TEN years ago, in the wake of Ayodhya, pro-Hindutva non-resident Indians (NRIs) felt confident enough to take out full-page advertisements in the Indian-American press full of praise for the acts of their confederates against the Babri Masjid. Money from the Indian diaspora certainly flowed back to the coffers of the Sangh Parivar as "bricks" for the new temple to Rama. Indeed, the pro-Hindutva NRIs at the time had no compunction about telling us that they had played a monetary role in the onslaught on the Indian polity.
In response, across the United States at least, well-meaning and outraged NRIs formed secular and democratic organisations. Meant to deal a blow to Yankee Hindutva, these organisations held regular public meetings and protests to engage the Indian community in a dialogue about the danger of Hindutva both in India and in North America. The danger in India had become apparent with the anti-Muslim actions that followed the destruction of the mosque, but the dangers in the U.S. had not yet emerged. Yankee Hindutva made its way in the thickets of the NRI community as the saviour for the migrants' dilemma: how to alleviate guilt at leaving the homeland, how to ensure that one's children remained true to the cultural worlds of the homeland, how to gain solace against racism on this new land and how to remain here to make decent if not extraordinary sums of money. Yankee Hindutva's organisations provided summer camps for young people and several organisations to tackle some of the everyday problems of the migrant community. Certainly, Yankee Hindutva also distorted several of our problems (such as violence against women and anti-Black racism), but in sum its organisations did appear to do some good, "merely cultural", work.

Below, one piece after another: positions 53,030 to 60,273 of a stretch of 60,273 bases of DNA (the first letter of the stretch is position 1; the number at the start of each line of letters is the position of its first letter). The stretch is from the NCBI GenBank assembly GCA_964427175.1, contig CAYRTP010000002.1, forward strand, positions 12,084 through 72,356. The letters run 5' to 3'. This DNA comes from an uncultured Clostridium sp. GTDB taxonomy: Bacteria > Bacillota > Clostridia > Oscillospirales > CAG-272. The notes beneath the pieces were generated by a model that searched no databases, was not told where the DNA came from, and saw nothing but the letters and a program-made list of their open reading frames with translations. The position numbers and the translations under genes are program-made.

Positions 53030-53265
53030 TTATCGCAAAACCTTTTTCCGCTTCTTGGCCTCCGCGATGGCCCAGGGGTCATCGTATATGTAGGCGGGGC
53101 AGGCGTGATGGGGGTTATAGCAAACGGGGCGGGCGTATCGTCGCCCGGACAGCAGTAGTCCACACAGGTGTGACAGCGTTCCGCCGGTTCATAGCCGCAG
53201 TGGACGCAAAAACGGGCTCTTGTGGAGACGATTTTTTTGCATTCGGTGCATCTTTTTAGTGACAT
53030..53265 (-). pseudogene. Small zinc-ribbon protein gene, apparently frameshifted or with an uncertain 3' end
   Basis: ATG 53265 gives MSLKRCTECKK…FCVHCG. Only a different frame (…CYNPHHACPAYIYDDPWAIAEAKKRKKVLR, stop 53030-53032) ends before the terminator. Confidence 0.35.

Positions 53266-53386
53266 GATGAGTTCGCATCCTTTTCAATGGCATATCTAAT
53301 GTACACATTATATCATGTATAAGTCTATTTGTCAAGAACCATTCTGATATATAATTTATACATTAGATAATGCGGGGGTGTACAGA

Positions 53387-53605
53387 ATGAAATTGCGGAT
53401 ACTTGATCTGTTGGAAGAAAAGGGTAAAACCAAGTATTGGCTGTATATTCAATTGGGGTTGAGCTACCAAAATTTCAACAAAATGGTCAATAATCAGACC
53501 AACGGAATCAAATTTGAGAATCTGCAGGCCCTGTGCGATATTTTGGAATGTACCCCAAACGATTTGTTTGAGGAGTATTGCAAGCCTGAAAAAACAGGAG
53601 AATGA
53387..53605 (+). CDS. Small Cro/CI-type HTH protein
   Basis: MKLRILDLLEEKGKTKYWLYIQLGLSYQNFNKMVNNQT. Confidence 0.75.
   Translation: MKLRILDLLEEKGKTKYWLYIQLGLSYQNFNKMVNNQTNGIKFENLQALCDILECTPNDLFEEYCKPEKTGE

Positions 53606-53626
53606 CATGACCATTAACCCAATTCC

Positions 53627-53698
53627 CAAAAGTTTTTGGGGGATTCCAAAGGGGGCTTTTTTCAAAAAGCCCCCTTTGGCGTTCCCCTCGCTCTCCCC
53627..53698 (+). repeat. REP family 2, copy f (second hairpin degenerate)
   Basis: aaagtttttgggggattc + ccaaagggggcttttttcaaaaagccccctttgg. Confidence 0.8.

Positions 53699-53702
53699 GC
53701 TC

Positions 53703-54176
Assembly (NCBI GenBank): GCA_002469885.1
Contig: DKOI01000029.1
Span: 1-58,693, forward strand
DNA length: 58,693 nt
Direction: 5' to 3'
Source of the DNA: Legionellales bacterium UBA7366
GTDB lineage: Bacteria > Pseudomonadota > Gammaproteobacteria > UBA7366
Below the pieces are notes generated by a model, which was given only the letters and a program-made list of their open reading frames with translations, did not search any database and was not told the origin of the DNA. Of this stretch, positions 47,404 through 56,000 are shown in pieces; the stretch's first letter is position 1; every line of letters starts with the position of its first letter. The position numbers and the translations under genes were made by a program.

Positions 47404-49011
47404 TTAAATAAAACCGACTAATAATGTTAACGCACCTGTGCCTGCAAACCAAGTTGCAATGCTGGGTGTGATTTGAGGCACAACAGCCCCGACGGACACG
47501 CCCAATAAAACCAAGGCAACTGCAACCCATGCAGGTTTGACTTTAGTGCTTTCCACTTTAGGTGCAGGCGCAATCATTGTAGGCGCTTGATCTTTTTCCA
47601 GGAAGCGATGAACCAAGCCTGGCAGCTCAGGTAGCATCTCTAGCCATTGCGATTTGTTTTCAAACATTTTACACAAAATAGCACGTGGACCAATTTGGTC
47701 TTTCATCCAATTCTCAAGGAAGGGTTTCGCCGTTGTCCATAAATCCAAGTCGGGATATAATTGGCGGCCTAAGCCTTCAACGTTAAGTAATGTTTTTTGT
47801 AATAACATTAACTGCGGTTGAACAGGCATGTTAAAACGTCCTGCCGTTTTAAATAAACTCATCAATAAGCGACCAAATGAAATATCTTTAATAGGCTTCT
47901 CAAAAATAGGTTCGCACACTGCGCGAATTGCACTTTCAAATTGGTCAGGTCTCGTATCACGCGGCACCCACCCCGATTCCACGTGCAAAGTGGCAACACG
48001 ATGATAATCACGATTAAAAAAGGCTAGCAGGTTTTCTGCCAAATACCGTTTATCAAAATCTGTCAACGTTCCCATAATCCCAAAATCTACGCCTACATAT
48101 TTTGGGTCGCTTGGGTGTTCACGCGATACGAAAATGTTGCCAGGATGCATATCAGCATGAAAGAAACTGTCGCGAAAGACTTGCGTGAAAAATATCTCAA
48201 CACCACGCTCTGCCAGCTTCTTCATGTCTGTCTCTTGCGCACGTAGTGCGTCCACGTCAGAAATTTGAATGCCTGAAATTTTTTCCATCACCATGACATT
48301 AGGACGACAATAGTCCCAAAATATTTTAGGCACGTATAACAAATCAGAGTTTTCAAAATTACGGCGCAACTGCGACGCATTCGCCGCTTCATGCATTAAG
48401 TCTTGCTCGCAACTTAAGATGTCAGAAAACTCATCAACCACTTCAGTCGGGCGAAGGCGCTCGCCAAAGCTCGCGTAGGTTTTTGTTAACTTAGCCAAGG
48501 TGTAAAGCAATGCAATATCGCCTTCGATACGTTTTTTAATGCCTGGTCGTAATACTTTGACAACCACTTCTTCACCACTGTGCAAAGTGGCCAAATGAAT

One of the avenues for the rapid growth of Yankee Hindutva came in the area of fund-raising for the development of India. Founded in 1978 by an NRI who worked at the World Bank, the India Development and Relief Fund (IDRF) set to work on the generally apolitical NRI population. Wealthy not because of natural selection, but because of the state selection of the U.S., NRI engineers, doctors and scientists lived with the guilt that they had abandoned their nation whose taxes educated them at least in the Indian Institutes of Technology and other such major research institutions. They became fodder for the IDRF because of their guilt for the Brain Drain. "India is our mother, not just a nation, and it is our duty to serve her" the IDRF offered this as its motto. How many mothers had our intrepid migrants left behind, how much guilt emanated from just this suggestion? The money from this apolitical mass went into the IDRF for "development" and "relief". Given that the IDRF already had strong ties with the Rashtriya Swayamsewak Sangh (RSS), the money went toward the development of Hindutva.